I’d thought we should to plot our air bnb houses on the maps prior to leaving Australia so we knew exactly where they are, and thought we should also pre-plan some of the roads we’d planned to drive to avoid these situations.However, as driving was SM’s one job, tthe pre-planning thing didn’t happenLOL

    SM and I complete each other, in that as organised and well-planned I am, he is as disorganised and unwell-plannedLOL

    Even more amusing was Google Maps’ mispronunciation of local towns and villages names, which was a largely phonetic style in an extremely broad Aussie accent. Nowhere was this more obvious than around Goriska. It had us highly entertained at times, such as Dobrovo becoming Dough-BRO-Vo, Vipolže was pronounced VY-poles, Gonjače was Gon-JACE-ee, and Gorenje pronounced as Go-REN-GEE. When road, town and district names were strung together in a sentence, it sounded hysterical. A couple of times, we even double-backed just to hear the full instruction repeated, and found it extraordinarily comical. Admittedly, that may have been directly after our wine tastings:whistle:

    On a couple of occasions such as now in Plitvice, we’d driven the same section of road back and forth so many times that we felt we almost knew every piece of gravel by heart! Thankfully, when we were really stuck here, some helpful locals came to our aid

    We eventually found our cottage at Plitvice and when we looked out of our windows we discovered that someone’s gone and planted a stream and mini Plitvice waterfall right across our front lawn!


    Both Slovenia and Croatia were much warmer than we’d anticipated, and very humid. This stream in our garden, fed from a freshwater spring, was very welcome and just amazing to swim in. The crystal clear Korana River that forms part of the Plitvice Lakes and terraced waterfalls runs through our neighbourhood and through our front lawn.The photos really don’t adequately show its clarity or gorgeous surrounds. Being so smooth and clear, it was actually deceptively swift and deep. The majority was well over my head. We took great delight in leaping in, letting the current swirl you downstream to our stone steps, refill on cheese and wine. Rinse and repeat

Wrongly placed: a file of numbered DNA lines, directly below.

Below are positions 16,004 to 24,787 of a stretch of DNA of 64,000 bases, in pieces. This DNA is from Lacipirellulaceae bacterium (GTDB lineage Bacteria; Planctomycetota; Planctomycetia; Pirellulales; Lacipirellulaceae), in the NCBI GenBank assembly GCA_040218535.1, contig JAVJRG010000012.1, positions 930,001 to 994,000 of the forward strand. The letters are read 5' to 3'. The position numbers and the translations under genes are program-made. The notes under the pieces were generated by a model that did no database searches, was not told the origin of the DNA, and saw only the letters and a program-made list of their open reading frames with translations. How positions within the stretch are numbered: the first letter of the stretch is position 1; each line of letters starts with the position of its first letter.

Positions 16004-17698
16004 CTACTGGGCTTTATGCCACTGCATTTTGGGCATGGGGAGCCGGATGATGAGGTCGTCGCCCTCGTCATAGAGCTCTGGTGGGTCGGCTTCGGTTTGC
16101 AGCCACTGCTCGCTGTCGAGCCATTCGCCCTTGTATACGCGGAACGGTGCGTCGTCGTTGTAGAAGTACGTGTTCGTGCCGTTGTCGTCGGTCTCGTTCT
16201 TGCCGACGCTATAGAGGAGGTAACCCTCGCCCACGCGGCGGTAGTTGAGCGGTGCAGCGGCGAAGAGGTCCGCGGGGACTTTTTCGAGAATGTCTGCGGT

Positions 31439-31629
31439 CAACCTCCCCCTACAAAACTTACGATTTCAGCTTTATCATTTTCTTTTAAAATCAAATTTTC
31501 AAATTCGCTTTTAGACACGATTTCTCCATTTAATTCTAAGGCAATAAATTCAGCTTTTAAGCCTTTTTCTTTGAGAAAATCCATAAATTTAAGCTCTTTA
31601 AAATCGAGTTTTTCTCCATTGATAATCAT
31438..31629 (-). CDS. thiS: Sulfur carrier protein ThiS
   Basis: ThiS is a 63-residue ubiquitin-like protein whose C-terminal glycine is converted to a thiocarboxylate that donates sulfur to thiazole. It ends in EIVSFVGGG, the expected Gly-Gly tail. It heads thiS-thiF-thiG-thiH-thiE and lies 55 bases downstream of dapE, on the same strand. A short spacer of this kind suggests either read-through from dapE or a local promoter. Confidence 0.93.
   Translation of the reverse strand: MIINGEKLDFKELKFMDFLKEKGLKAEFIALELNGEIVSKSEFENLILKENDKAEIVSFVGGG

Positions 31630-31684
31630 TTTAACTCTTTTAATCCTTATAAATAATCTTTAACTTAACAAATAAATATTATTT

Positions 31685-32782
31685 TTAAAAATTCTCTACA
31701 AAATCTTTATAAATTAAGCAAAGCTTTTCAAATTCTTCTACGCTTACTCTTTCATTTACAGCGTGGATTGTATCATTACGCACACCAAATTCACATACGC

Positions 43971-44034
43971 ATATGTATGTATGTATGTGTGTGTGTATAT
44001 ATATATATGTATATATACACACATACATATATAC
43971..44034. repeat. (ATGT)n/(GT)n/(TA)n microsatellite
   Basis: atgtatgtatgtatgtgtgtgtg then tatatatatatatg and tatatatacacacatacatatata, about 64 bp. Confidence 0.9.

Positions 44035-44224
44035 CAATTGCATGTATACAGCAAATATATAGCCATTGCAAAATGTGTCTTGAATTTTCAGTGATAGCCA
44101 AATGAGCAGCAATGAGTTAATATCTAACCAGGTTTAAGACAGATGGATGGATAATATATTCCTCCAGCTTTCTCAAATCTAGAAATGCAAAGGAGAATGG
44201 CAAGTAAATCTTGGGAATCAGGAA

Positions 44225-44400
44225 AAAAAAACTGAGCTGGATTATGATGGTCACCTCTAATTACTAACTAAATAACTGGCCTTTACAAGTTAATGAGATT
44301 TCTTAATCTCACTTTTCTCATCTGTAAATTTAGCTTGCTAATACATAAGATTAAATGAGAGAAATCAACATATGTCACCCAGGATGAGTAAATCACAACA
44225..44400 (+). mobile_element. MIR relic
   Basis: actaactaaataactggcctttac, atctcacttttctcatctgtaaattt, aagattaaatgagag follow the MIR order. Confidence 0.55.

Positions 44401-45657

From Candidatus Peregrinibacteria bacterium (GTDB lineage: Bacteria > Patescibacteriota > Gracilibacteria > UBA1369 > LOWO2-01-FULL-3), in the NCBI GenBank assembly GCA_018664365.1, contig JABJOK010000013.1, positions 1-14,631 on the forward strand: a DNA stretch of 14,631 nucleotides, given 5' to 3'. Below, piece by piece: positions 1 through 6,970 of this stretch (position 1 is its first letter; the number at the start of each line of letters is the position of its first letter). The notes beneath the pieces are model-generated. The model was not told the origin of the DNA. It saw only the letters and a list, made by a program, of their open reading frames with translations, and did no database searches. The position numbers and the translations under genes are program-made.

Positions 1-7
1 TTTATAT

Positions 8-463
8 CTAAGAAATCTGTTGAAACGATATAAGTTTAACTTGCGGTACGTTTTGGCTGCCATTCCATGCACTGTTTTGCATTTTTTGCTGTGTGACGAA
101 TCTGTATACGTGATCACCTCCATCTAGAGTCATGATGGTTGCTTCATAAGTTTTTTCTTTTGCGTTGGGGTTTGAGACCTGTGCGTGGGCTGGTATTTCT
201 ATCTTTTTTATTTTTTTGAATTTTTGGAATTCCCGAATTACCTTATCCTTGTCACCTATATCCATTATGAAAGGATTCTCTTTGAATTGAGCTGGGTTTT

These tiny little fish were our swimming partners and even came up curiously around us. Perhaps they thought we were a tasty snack! Iridescent blue damselflies flitted about the waterside shrubbery too

    My personal crystal clear stream and mini Plitvice waterfall, in my very tranquil garden surrounded by birds and mountains, close to skiing, close to flying, close to a very stunning coastline with sapphire blue seas, close to ancient ruins, fresh produce and a delightful little cottage with all the mod cons you could want, plus wine and cheese. I found my Paradise here, and what I’d like to have as my forever-home!





    We set out early the next morning for a day wandering around Plitvice Lakes. What a remarkable landscape of terraced lakes and waterfalls cascading down each one! The water is a stunning aquamarine here too, yet so clear that visibility extends many many metres.

    On the second photo below is a boardwalk directly centre and to the left side. You can see people lined up there which provides a sense of scale.

    There are quite a few kilometres of walking trails here, a new waterfall at each turn. Some are long sheer curtains cascading through tufts and tussocks, others meander gently over wide sections of grass and forest, others gush beneath and alongside the boardwalks. The grandfather of them all is the Great Waterfall that cascades 78 metres over a sheer rock face.
     

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    #56 rime noreason, Sep 17, 2019 at 9:56 AM
    Last edited: Sep 17, 2019 at 11:40 AM